Under general principles of agency, both principal and agent must consent to the establishment of the agency relationship with each other. See Restatement (Third) of Agency § 1.01(d) (2006). A principal may be bound by the acts of an agent only if the agent acted with actual or apparent authority. See Heckler v. Cmty. Health Svcs. of Crawford Coutny, Inc., 467 U.S. 51, 64 n. 21 (1984). Apparent authority originates from "written or spoken words or any other conduct of the principal which, reasonably interpreted, causes [a] third person to believe that the principal consents to have [an] act done on his behalf by the person purporting to act for him." Minskoff v. American Exp. Travel Related Svcs. Co., Inc., 98 F.3d 703,708 (2d Cir. 1996) (citing Restatement (Second) of Agency § 27 (1958)). Because the appearance of authority must be created by the principal, the agent "cannot confer authority upon himself or make himself an agent simply by saying that he is one." Karavos Compania Naviera S.A. v. Atlantica Export Corp., 588 F.2d 1, 10 (2d Cir. 1978).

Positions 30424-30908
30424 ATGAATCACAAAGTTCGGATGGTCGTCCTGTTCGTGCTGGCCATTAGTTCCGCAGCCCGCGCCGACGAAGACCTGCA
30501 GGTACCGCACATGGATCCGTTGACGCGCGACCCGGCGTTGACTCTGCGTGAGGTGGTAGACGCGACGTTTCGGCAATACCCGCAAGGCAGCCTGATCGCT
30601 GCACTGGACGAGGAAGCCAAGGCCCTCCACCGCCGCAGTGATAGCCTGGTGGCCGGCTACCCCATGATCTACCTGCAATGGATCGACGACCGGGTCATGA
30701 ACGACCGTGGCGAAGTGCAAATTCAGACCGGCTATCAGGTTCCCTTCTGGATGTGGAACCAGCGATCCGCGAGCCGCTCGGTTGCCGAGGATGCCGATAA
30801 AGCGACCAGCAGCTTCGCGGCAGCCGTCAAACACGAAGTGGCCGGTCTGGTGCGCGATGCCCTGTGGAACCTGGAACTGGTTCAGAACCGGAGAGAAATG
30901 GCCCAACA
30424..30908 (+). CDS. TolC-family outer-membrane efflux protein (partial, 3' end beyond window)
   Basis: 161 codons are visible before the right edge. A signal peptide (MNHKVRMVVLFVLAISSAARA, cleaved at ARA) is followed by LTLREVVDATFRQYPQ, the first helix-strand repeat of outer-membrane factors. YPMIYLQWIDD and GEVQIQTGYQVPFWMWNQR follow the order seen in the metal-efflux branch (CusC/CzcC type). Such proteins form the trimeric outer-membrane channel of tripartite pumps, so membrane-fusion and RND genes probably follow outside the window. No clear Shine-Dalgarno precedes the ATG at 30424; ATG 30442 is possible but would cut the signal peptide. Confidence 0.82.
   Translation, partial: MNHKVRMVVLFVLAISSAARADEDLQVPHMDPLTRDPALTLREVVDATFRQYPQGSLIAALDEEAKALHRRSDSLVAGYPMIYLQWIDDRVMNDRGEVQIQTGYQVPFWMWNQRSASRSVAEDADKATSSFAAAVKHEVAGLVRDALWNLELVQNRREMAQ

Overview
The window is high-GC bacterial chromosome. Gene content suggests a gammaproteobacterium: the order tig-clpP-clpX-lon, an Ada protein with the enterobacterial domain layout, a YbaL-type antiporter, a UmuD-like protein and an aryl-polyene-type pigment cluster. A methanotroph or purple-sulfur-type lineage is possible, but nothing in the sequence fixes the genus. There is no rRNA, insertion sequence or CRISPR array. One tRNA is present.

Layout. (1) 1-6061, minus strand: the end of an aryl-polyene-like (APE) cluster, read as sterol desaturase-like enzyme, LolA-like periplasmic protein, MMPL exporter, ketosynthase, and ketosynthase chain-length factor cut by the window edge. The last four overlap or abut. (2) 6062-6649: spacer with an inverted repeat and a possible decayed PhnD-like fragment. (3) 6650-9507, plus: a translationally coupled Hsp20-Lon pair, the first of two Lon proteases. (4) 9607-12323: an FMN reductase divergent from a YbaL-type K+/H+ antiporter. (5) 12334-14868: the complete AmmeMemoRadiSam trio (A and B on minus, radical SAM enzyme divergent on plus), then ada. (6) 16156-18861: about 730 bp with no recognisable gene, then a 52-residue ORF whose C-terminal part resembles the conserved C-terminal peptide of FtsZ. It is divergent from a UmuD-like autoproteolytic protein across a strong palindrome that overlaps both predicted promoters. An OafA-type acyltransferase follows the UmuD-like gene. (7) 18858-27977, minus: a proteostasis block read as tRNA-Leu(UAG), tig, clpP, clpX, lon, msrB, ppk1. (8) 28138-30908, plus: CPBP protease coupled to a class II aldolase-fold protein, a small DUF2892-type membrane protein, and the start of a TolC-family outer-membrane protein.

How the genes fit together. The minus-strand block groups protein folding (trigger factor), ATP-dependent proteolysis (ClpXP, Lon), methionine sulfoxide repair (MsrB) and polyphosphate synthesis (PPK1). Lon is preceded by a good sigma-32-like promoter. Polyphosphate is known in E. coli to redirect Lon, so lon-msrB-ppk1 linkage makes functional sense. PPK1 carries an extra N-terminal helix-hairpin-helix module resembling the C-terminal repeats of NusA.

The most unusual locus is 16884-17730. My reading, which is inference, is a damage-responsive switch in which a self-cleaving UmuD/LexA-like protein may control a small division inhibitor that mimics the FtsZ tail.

PDVSA resists both the characterization of Advanced as its agent and the contention that its actions led Musket to believe that PDVSA consented to such a role for Advanced. Thus, PDVSA states, it did not consent to the Amended Agreement because Advanced was never acting on its behalf. Moreover, PDVSA claims no knowledge of the Amended Agreement, nor of the Advanced-Musket Agreement, prior to the instant litigation. (See Def.'s Reply Mem. in Opp. to Motion to Confirm Attachment, dated February 2, 2007, ("Def.'s Reply Mem.") at 2-3.; see also González Aff., ¶¶ 2, 64-66, 73-74, 77.) On the record now before the Court, Musket's contention that Advanced was an agent of PDVSA, acting with apparent authority on behalf of PDVSA, is not borne out by the facts, and therefore Musket's breach of contract and quasi-contract claims against PDVSA are not more likely than not to succeed on the merits.